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The finest legacy a nation can leave to its population, particularly the youth, is education. This is because each nation’s or community’s growth is dependent on its young. Education aims to build a well-integrated individual who can fit into society. As a result, the goal of education may be defined as instilling in an individual board personality modifications such as attitudes, interests, ideas, ways of thinking, work habits, personal and social adaptability, and so on, in addition to teaching subject matter information (Priscilla, 2003). A child’s education begins at a very young age in the family. A child’s first teachers are his or her parents. This type of instruction is referred to as informal education. Education serves as a tool for social change that is first instilled in children in their homes. The socioeconomic level of parents plays a significant effect in the academic achievement and social conduct of pupils, which should be taken into account (Esther, 2005). Parents, policymakers, and school administrators are concerned about the performance variation and the increasing negative trend in biology student performance in secondary schools. The growing gap and dismal performance of pupils in Delta State’s Burutu local government area has raised major concerns about the socioeconomic factors that impact kids’ academic performance. Despite other variables such as genetic impact, the school environment, governance, and education policy, there are sociocultural aspects that may improve children’s academic performance. However, the attitude of parents toward their children’s education is the most important element impacting motivation and academic expectations in secondary schools (Olujimi, 2007). People are categorised in every community according to the social classes to which they belong. Wealth, power, reputation, poverty, and intellectual capability may all be used to categorize them. According to Danladi (2005), society is divided into two classes: rich and poor. Some students come from wealthy families, while others originate from poor homes. Whichever family they come from, their social class tends to impact their conduct and academic performance in secondary school. Johnson (1996) bemoaned the fact that parents become impoverished to the point that they are unable to afford shelter, clothes, and specific needs for their children in school, such as textbooks, school uniforms, and adequate medical care. A high percentage of parental and maternal deprivation of student academic demands, forced by the country’s poor socioeconomic circumstances, has put farmers and other countryside dwellers into enormous financial troubles, such as a lack of money to acquire working materials for their children (Bege, 2006). Many rural and sub-urban people are also unable to pay their students’ school fees, forcing kids to participate in subsistence farming, work as housemaids, or work in other mental vocations in order to finance their scholastic pursuits (Peter, 2005). As a result, many pupils regard schooling as a secondary duty and attend school on a regular basis. Poor academic performance in school tests such as the National Examination Council (NECO) and the West African Examination Council (WAEC) has resulted in a problem (WAEC). This tendency is causing major issues for parents, the government, political parties, and educational stakeholders. According to PISA (Program Internal Student Assessment) (2000), home background effects kids’ academic and educational performance as well as schoolwork, whereas socioeconomic level encourages instructors’ and students’ actions and functioning. As a result of the above, it can be deduced that the quality of a student’s parents and home environment go a long way toward predicting the quality and consistency of the fulfillment and provision of a child’s functional survival and academic demands. Low parental care combined with a severe deprivation of a child’s social and economic requirements frequently results in a child’s poor academic achievement. Similarly, effective parenting combined with a strong economic foundation can boost a child’s academic success (Jose, 2005). This also predicts academic accomplishment when the kid receives suitable guidance in selecting a course and career that matches his mental ability, interest, and capability. Children raised by illiterate moms will find themselves wandering the streets, working to make ends meet (Jane, 2007). A learning environment devoid of barriers, impediments, or distractions, such as noise, gas/smoke pollution, and so on, might be a health concern, affecting or reducing student attention or perceptual or conceptual focus of learning (2005). As a result, schools in both rural and urban locations, as well as sub-urban and metropolitan areas, should be positioned away from areas characterized by smoke/gas pollution, market centers, or garages for optimal learning and good academic achievement. Learning, comprehension, and excellent perception are all aided by a favorable learning environment. Excellent teaching, good counseling, good administration, good seating arrangement, and good building, according to Danes (2004), complement environment and socio-economic elements to promote high academic accomplishments and performance. Danes, on the other hand, lamented that innovative environments stimulate head start learning and mental perception. It has also been proven that students who are taught in a simulative environment with laboratory equipment or who are taught with rich instructional aids, pictures, and allowed to demonstrate using their functional nerves such as eyes, hand, and sense of taste perform better than those who are taught under the theoretical and abstraction canopy. As a result, teaching and learning should take place in a well-organized, well-planned, and well-fortified environment, with learning instructional aids to stimulate students’ sense of conception and focus, allowing for systematic comprehension and acquisition of knowledge (Phil, 2004). Furthermore, research has revealed that several elements existing in the family have a significant impact on the student’s academic success. Parental educational background, income, exposure, parental connection, family strength, population, religion, sex difference, occupation, and other factors are among them. All of these things influence a child’s readiness to learn to a larger extent (Eche, 2003). Other variables, such as mental and physical infirmities, can, nevertheless, contribute to low academic performance in biology. Overall, the family backdrop, as an umbrella in the inflating of the kid into the world, should create favorable conditions that will boost the child’s academic success, regardless of the limits he or she may face in his or her academic efforts. It appears that students’ academic performance in biology has deteriorated in recent years, which led to the selection of this study’s issue, which is to assess the influence of parents’ socioeconomic level on students’ academic performance in secondary schools.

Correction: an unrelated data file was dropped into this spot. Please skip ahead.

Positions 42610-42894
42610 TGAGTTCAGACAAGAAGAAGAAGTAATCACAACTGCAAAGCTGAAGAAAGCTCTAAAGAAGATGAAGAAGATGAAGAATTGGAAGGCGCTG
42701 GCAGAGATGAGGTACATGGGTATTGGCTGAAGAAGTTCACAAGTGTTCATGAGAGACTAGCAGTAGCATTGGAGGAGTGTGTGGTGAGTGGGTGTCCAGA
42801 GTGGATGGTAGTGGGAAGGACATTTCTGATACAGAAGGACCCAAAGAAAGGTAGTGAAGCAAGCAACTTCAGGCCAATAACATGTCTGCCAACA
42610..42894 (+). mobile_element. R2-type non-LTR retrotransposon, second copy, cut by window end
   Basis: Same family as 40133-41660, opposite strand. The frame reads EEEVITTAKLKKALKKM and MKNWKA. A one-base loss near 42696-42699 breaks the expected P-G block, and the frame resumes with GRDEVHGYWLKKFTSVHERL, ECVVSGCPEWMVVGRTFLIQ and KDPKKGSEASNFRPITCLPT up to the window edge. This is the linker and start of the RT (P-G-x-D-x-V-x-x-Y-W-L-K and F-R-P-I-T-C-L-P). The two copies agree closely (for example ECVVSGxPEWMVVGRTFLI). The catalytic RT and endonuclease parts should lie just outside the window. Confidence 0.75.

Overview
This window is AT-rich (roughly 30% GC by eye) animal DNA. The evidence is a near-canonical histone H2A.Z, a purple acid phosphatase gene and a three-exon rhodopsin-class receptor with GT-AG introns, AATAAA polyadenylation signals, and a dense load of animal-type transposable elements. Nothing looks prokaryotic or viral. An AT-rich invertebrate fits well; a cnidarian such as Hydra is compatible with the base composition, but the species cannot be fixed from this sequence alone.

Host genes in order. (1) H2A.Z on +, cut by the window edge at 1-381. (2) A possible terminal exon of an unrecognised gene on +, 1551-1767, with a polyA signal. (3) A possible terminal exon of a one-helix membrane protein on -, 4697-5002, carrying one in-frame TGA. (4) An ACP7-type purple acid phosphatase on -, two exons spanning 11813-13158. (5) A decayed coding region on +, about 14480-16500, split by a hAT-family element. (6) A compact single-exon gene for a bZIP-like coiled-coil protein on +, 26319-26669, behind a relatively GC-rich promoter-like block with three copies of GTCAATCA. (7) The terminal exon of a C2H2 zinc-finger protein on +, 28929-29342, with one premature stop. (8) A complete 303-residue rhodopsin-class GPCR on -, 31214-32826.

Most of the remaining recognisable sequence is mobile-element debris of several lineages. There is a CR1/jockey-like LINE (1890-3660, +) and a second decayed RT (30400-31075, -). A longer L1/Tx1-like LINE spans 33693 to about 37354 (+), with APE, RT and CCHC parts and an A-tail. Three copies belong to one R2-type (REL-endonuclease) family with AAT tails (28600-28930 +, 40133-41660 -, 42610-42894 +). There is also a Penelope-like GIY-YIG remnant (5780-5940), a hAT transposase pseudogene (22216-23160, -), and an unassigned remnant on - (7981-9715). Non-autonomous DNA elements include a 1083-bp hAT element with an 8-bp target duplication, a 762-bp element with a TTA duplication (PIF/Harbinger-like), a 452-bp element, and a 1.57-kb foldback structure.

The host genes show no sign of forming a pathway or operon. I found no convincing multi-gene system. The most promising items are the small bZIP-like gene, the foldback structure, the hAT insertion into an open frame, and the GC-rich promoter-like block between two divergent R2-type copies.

Examination authorities such as WAEC, NECO, and JAMB have found that a large number of secondary school pupils continue to do badly in biology exams. This has been a source of worry for all education stakeholders. The socioeconomic position of students’ parents appears to have an impact on their performance in secondary schools. However, it is thought that a student’s academic success is influenced by his or her family’s socioeconomic condition (Danes, 2004). It is said that a student’s success in school is influenced by his or her family’s socioeconomic level. However, it is not always true that children from well-off homes perform better academically than those from low-income families. At light of this, the researcher has opted to investigate the influence of parents’ socioeconomic level on biology students’ academic performance in secondary schools in Delta State’s Burutu Local Government Area.